Beginning at the end of 2017, in collaboration with the Jenner Institute, University of Oxford, and the Pirbright Institute, a two-year Rift Valley fever vaccine project is testing the capacity of the Kapiti ranch to serve as a research station for large-scale research projects. A non-inferiority trial will be conducted in both male and female sheep, goats, cattle and camels—the most susceptible species to the Rift Valley fever virus (RVFV) and the major targets of livestock vaccination programs in Africa. Weaned animals aged at least three months and without previous exposure to RVFV will be randomly allocated to vaccination with ChAdOx1-GnGc (n=80 per species), Smithburn vaccine (n=80 per species) or placebo (saline; n=20 per species).The animals will be followed for 12 months after their vaccination, and safety and immunogenicity endpoints assessed. The primary aim of this non-inferiority field trial is to determine the similarities in the proportions of animals mounting a detectable neutralizing antibody response to RVFV following immunization with the ChAdOx1-GnGc and Smithburn vaccines.

Selection and crossbreeding to improve sheep productivity and adaptability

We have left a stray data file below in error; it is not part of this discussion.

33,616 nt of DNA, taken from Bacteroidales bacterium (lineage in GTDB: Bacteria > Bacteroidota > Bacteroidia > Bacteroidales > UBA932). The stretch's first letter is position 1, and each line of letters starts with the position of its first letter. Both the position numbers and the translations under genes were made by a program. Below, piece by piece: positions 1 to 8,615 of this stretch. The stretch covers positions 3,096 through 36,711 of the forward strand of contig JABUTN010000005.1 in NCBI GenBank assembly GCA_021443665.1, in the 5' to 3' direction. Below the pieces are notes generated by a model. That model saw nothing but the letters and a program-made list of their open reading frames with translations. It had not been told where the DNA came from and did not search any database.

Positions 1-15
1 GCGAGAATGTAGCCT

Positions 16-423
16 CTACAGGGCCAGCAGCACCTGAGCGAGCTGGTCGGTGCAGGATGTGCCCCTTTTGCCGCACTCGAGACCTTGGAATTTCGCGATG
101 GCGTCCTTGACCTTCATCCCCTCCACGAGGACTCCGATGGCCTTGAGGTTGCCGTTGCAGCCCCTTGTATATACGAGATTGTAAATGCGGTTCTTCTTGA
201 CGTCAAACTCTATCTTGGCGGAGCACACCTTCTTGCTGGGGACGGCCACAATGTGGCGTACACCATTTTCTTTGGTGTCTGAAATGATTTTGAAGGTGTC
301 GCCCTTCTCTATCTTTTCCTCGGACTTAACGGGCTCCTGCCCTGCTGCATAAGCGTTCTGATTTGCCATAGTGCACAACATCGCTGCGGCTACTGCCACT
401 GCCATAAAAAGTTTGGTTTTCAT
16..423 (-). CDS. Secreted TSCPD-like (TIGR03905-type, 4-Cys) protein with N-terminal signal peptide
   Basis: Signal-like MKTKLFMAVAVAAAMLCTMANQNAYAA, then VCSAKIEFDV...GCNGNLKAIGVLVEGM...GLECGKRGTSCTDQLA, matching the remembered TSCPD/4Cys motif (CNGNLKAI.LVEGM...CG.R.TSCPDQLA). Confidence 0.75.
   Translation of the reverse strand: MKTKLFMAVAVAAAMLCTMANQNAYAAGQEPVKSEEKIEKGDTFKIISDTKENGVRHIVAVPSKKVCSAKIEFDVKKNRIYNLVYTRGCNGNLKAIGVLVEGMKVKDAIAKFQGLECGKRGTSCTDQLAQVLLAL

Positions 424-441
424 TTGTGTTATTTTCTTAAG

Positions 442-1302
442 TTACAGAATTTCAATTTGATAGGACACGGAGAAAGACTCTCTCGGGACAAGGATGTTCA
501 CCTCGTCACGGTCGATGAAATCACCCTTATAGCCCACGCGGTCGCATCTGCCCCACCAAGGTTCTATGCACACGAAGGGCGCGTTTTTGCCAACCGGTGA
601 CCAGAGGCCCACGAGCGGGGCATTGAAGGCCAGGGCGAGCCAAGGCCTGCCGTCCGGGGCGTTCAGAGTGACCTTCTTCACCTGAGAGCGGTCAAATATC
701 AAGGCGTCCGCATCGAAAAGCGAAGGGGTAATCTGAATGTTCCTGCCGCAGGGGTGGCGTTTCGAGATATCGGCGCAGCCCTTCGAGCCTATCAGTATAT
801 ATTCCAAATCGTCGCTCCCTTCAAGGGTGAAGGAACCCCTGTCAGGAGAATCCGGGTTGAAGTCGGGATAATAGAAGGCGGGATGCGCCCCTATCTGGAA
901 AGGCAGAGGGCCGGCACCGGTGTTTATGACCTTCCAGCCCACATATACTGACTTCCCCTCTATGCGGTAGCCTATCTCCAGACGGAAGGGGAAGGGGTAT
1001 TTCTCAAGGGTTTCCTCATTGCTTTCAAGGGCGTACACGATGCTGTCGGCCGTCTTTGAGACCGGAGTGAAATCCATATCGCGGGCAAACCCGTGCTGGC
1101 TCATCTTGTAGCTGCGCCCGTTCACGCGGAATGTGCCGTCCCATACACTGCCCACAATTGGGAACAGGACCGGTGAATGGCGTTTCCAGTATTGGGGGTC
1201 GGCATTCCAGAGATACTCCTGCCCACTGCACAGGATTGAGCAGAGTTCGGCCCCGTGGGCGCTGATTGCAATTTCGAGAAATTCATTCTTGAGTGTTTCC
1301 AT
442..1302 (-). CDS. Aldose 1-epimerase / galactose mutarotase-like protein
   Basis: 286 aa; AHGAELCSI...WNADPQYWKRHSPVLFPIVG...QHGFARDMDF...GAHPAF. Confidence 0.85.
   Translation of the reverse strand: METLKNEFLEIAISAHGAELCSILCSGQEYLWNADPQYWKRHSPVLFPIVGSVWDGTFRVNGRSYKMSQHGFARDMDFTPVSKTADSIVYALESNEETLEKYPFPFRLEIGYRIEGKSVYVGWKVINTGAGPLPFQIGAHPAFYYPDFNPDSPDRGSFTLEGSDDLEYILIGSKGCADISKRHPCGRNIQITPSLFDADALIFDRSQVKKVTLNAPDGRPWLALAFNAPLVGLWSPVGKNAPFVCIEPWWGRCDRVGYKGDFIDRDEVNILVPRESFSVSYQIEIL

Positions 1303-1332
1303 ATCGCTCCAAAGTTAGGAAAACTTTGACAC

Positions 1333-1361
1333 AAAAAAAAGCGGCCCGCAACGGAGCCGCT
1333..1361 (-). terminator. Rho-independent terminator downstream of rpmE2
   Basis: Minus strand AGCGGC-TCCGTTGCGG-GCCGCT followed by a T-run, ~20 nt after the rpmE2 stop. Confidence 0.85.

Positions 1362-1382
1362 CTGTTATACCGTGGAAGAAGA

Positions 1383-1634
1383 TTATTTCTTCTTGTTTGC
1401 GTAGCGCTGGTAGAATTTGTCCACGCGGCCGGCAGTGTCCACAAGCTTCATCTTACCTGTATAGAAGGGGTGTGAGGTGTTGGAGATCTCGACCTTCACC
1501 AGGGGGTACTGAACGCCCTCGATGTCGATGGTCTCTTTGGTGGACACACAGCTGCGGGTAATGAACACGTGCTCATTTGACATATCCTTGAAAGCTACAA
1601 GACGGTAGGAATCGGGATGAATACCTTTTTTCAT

The foundation stock of indigenous Red Maasai and Dorper sheep were introduced into Kapiti in 1997 for a comparative study seeking to increase understanding of the relative ability of the two breeds and their crosses to tolerate gastrointestinal worm infestation, specifically Haemonchus contortus. In 2005, two parallel programs were initiated and continue to date: (1) a selection program seeking to enable improvements in the growth, reproductive performance and hardiness of the Red Maasai sheep; and (2) a Red Maasai–Dorper crossbreeding program producing 50% and 75% Dorper crossbreeds for sale, with the genetically superior young rams selected annually and used in the flock, and subsequently sold to the neighbouring pastoral Maasai herders for breeding. Since 1997, significant amounts of research have been undertaken, including: a) genomic studies to identify the quantitative trait loci for haemonchus tolerance; b) on a participatory definition of breeding objectives; c) estimations of the economic value of live weight, conformation and carcass traits for the two breeds and their crosses; and d) a simulation of the well-adapted and drought-tolerant East African Red Maasai breed and its crosses with the Dorper under different local environments. Data is routinely collected on growth, reproduction, survival performance of these sheep, and studies on the genomic selection of young rams, comparative genomics and related fields trials are planned in the future.